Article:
Ireland’s Abortion Vote: Social Media Giants ‘Put Their Thumbs on the Scales’

The comfortable victory by pro-choice abortion forces in Ireland was widely reported last month. But what is less known is the active role social media networks such as Google, Facebook and YouTube played during the electoral process, and its impact on the results.

Less than three weeks before the May 25 referendum, on May 6, an opinion poll was published in Independent.ie that showed a contest that was still up for grabs, with 45% in favor of repealing the country’s pro-life constitutional amendment, 34% against, 18% undecided and 4% not expressing an opinion.

According to Lorcan Price, a legal advisor to the Irish Pro-Life Campaign, in the wake of that poll pro-choice Irish government officials and media stepped up their pressure on Facebook to prevent any kind of foreign advertising on its platform linked to the referendum. On May 8, Facebook did just that.

Pro-choice forces applied similar pressure on Google and YouTube, and achieved an even more decisive result: on May 9 Google (owner of YouTube) announced the prohibition of all publicity about the referendum on all of its platforms.

In an interview with MRC Latino, Price noted that "Irish pro-choice politicians and political commentators were trying to create fears that the referendum would be lost due to alleged interference by the United States."

Univision, for example, falsely reported that well-known pro-life entities in the United States were advertising in Ireland. In an article published on May 9, Univision warned that "Irish public opinion is very divided around an issue that has attracted the attention of numerous groups beyond its borders, such as the American Live Action or Radiance Foundation. These organizations, which oppose women's right to decide over their pregnancy, have been buying advertising on the Internet for the campaign in Ireland. "

The director of the Radiance Foundation, Ryan Bomberger, explained that the false news was due to the fact that his organization and others, such as Lifesitenews.com, were incorrectly included in a database created by the Transparency Referendum Initiative (TRI), a project that sought to divulge the sources and origins of all the ads on Facebook that had to do with the referendum.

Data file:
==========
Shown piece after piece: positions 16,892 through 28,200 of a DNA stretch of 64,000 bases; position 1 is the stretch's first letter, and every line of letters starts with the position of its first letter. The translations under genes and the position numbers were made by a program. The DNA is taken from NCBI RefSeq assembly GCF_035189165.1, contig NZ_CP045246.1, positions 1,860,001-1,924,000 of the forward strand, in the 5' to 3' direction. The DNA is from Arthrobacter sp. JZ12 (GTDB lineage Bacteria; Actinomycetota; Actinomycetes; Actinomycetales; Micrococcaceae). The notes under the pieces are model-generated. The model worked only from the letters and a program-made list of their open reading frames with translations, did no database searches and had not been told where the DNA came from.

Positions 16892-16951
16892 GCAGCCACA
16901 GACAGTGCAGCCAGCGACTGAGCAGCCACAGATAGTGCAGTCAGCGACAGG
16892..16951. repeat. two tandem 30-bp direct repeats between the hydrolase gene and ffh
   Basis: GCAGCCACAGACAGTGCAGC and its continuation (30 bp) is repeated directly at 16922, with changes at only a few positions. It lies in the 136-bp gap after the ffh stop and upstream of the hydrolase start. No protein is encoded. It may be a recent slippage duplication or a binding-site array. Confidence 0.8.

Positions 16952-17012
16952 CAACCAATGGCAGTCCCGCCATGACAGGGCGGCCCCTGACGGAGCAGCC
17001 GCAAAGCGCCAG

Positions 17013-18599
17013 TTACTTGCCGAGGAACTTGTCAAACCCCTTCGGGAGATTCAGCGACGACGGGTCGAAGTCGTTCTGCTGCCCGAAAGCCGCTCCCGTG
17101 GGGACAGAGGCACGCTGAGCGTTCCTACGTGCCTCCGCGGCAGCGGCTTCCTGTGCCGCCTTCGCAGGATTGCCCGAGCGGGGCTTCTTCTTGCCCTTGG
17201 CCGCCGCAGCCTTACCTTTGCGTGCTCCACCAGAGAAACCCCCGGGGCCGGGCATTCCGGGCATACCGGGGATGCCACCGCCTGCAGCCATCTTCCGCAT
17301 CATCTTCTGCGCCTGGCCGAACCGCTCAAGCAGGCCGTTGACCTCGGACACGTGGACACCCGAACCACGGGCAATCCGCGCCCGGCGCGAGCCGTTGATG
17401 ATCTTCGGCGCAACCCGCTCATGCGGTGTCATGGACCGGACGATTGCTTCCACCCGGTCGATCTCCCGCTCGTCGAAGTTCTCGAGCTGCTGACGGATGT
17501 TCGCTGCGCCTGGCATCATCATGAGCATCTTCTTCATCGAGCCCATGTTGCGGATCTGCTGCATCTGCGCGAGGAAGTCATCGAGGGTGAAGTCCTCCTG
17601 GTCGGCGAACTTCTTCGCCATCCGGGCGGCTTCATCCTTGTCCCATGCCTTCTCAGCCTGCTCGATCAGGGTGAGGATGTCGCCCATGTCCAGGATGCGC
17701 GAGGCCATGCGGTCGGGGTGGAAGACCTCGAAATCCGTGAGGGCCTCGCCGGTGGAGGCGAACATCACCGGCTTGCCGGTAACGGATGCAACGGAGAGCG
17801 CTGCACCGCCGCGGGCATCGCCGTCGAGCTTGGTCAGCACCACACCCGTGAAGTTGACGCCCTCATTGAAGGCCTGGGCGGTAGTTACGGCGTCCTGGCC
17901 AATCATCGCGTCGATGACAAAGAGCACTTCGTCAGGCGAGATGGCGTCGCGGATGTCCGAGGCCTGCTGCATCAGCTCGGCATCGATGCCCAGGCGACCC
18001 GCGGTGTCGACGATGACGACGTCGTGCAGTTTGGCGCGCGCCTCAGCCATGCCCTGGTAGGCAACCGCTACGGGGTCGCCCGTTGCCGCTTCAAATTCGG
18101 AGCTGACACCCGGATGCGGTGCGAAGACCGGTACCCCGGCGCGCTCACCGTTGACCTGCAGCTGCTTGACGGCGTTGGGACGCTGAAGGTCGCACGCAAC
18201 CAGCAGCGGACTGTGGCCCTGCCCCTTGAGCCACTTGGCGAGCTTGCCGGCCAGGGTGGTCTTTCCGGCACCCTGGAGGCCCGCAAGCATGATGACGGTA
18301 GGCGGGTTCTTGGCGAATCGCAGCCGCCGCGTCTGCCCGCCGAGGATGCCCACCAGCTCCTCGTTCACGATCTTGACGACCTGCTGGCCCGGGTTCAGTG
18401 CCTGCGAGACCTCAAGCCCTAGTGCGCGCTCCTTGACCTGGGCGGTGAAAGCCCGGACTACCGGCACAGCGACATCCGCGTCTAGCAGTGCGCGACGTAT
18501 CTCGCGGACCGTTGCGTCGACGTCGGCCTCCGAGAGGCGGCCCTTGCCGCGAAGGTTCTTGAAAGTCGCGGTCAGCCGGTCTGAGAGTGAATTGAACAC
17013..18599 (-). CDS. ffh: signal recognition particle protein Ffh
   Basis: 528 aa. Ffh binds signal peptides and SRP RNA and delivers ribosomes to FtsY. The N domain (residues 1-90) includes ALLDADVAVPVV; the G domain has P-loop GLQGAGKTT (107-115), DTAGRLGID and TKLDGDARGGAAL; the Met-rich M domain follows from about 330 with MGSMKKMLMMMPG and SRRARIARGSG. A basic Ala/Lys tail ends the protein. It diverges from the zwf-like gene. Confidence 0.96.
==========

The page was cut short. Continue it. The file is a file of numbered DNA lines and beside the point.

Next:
In an article titled, Social Media Uses #Fakenews and Stalinist Efforts to Help Repeal Ireland´s Pro-life 8th Amendment, Bomberger pointed out that Radiance erroneously fell into the TRI database for advertising that it had promoted on Facebook about a legal case about abortion in the United States, and that it had nothing to do with the referendum in Ireland.

According to Price, pro-life Irish organizations like "LoveBoth" and "Save the 8th" were duly registered with the government and "had made a legal declaration that they would not receive political funds from outside the jurisdiction of the Republic of Ireland, this fact was known to the government, the media and Internet companies.”

Price points out that despite the fact that the pro-life side was registered and complied with the law, Facebook responded to pressure from the government and traditional media against the pro-life side, which resulted in Facebook’s May 8 announcement banning all foreign advertising on its platform related to the referendum.

The next day, May 9, Google proceeded to ban all publicity about the referendum on its platforms, including on YouTube and Google Adwords. Google's decision was welcomed by the Irish prime minister and by all the major groups associated with the pro-abortion side.

Google's decision was strongly criticized by pro-life groups which said it was completely unfair to deny them access to online platforms to publicize their side of the debate, particularly when the pro-life side of the discussion was so often under-represented or even censored by the mainstream media, and social media was the best way they could take their message to voters directly.

Because Google and Facebook are not considered media companies in Ireland, it was impossible to force them to comply with the requirement of impartiality established by the country’s broadcasting laws, which require fairness and impartiality in the media. Google’s decision had an especially severe impact on the pro-life campaign in those crucial weeks leading up to the vote.

On May 25, 66% of the Irish electorate voted to revoke the amendment to the Constitution of the Republic that protected the lives of unborn human beings, while 33% voted against, with a 64% participation rate.


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